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Pistol Squats and Beyond

Single-leg squats are a journey, not just a move. Commit to a classic lift for
strength, balance, and mobility!

Pistol Perfect: One-Legged Squats And Beyond

Pistol squats pop up all over the place, but that doesn't make this classic movement any easier. Commit, do the work, and let Al Kavadlo be your guide!

When I began my fitness journey in the early '90s, machines and free weights ruled the world of strength. But recently, the pendulum of popular fitness has begun swinging back toward the minimalist end of the spectrum, and advanced calisthenics exercises like the pistol squat have been getting a lot more attention.


Pistol Squat Progression
Watch The Video - 01:48



You can see them in a wide range of programs, from pure calisthenics to kettlebells and even circuit training. While I'm obviously excited to see bodyweight strength training getting its due from the mainstream, it makes me wonder: Where does the pistol squat fit in to the fitness regimen of the average gym goer?

Though many may think they can start right in with this exercise, the truth is that fitness pros often get so eager to show off a cool-looking new move or technique that they forget it's inappropriate for 95 percent of the general population.

Even if you've been strength training for a long time, performing a one-legged bodyweight squat with your opposite leg held in front is a unique skill that requires patience and practice to master.

Though the pistol squat is my favorite lower-body exercise in my own training, I recognize it's not appropriate for most of my clients—yet. It may be a nice long-term goal for many of them to work toward, but they need to be realistic, and so do I as their coach. Just like you wouldn't load 300 pounds onto the bar if you were teaching a beginner to do a deadlift, you can't jump right into a full pistol squat with a novice, or even intermediate-level athlete.

Before you even think about beginning to work specifically toward a pistol, make sure you can do at least 40 consecutive two-legged bodyweight squats with a full range of motion. Until you can, you shouldn't worry about any of these variants. Assuming that prerequisite has been met, however, here are a few progressive variations that you can use to work your way up to a full pistol squat ... and beyond!

Bench Pistol

Stand right in front of a bench, box or other low object and reach one leg into the air. Now sit back onto the object as slowly as you can. You'll likely lose control on the way down the first bunch of times— this is fine.

Plop down if you have to, then squeeze your abs—and your whole body—as you reach your arms out in front and pitch yourself forward to get up. Over time work toward squatting onto a lower object.

Assisted Pistol

Stand in front of a pole, doorframe or any other sturdy, vertical object that allows you to reach your opposite leg around it. Grasp the object with your hands and lower yourself down to the bottom of the pistol position with the heel of your squatting leg remaining flat on the floor. From here, lightly use your arms for assistance to pull yourself back to the top and keep your balance.

Focus on doing as much of the work as possible with your leg, only using your arms to make up the difference. You may need to use your arms a lot at first, but as your legs get stronger, you'll rely on your upper body less and less.

Elevated Pistol

Stand on top of an object with one leg hanging off of the side. Reach your arms in front and slowly lower to the bottom of a squat while your opposite leg drops below your squatting leg. Allowing your extended leg to hang down gives you more favorable leverage to complete the squat. It's also easier to balance this way as opposed to holding your free leg straight out in front.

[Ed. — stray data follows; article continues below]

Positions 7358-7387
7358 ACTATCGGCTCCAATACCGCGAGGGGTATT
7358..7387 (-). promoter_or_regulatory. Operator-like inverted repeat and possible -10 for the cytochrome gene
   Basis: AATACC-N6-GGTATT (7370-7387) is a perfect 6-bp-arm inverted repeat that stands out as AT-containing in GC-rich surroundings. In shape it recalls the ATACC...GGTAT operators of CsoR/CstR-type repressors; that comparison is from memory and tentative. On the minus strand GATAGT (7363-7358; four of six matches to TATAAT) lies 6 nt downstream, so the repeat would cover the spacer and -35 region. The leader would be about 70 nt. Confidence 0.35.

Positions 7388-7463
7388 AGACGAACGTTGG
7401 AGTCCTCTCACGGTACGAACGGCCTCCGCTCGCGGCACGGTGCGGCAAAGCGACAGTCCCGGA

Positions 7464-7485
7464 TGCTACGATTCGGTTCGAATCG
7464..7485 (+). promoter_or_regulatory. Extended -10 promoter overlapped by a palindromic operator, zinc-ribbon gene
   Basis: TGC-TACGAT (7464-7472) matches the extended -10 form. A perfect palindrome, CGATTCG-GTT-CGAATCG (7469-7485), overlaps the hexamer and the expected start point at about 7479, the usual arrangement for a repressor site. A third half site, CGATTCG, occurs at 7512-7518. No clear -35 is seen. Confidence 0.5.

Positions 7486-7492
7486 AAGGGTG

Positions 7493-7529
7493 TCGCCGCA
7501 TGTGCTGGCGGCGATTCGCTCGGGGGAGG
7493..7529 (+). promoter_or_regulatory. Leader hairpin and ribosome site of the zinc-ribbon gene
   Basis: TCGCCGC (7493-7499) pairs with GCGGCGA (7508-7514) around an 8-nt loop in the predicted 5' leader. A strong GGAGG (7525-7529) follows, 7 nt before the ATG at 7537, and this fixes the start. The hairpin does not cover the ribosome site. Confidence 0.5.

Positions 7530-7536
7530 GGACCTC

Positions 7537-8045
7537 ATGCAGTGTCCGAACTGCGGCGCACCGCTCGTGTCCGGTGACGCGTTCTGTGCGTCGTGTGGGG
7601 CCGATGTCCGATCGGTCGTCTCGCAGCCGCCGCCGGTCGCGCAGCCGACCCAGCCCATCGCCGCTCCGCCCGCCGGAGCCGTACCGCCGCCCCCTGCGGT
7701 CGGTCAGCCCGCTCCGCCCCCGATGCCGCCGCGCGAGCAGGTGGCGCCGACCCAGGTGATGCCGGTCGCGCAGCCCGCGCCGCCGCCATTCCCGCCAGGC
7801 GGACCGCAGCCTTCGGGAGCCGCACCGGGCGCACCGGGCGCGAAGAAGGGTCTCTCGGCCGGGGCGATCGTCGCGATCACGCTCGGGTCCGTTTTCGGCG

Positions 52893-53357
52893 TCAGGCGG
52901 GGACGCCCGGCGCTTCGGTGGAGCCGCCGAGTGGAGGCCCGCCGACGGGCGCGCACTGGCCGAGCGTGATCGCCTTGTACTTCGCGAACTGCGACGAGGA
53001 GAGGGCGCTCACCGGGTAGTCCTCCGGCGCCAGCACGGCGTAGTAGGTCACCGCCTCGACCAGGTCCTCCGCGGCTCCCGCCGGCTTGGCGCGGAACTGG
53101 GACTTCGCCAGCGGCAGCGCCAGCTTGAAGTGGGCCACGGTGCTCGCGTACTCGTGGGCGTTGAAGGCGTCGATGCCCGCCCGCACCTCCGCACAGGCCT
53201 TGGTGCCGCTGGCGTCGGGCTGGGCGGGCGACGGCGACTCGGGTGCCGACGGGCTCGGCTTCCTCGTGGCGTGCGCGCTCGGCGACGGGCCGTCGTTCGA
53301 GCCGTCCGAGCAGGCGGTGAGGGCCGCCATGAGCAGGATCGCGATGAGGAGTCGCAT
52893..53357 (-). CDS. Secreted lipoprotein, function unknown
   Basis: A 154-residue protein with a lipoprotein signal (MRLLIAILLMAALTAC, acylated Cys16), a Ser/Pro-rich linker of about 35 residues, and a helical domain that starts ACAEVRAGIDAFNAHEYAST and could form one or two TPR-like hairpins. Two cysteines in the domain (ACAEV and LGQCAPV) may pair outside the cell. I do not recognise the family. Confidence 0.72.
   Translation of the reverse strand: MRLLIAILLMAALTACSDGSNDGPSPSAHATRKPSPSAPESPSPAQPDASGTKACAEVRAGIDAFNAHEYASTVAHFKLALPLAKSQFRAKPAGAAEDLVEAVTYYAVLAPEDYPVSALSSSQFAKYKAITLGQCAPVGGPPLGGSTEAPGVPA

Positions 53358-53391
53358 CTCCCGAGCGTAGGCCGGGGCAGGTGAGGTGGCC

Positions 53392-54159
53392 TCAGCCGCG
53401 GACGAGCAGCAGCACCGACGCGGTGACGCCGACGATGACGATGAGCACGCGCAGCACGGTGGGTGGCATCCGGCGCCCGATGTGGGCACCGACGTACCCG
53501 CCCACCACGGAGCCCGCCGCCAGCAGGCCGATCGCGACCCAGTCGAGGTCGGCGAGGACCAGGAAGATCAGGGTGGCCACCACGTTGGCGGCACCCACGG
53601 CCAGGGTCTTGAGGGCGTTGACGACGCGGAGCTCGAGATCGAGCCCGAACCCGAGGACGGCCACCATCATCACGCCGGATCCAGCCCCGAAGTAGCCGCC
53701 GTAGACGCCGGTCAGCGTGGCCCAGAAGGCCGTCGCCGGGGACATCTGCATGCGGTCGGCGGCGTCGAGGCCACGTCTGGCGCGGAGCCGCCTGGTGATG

When you've built up to a few good reps, you should try practicing on something lower. Ideally, you'll be able to find a platform just high enough to keep your outstretched foot from dragging on the ground.

Counterweighted Pistol

Pistols are one of those rare exercises that can actually be made easier for most people by adding weight—to a point, anyway. Holding a dumbbell or other heavy object in front of your chest can keep you balanced by pulling you forward, offsetting the weight of your hips moving back on the way down. Start with 10 or 15 pounds, gradually moving toward lighter weights as your balance improves.

Pistol Perfect

In theory, anyone who can do a full range-of-motion barbell back squat with their body weight on the bar should be able to do a pistol. In reality, this is rarely the case. The core strength, balance, and coordination needed to perform the pistol are unique and require skill-specific work.

Like anyone else, I had to put in my time and learn the mechanics of this move the old-fashioned way: practice. If I make pistols look easy, it's only because I've been practicing them consistently for more than a decade. A beginner should not expect to get a pistol without months—or possibly years—of dedicated training. Work your way through the progressions, milking each step for all you can.

Once you've built the strength and control to perform lots of standard pistol squats, there is still room to continue to challenge yourself. If pistols with your arms held in front are becoming too easy, try placing your hands behind your back; this simple change in leverage will make the move significantly more difficult. If you've become advanced with one-legged squats, you can begin to explore plyometric jumping pistols. The sky's the limit!

Wow, Strong Legs!

No matter your current strength level, these variations on the one-legged squat are relevant for anyone interested in building serious leg strength. Include them on your leg day along with weighted two-legged squats or practice them a few times each week as part of a full-body calisthenics program. Build up to 3-5 sets of 5-10 quality reps before moving on to the next step.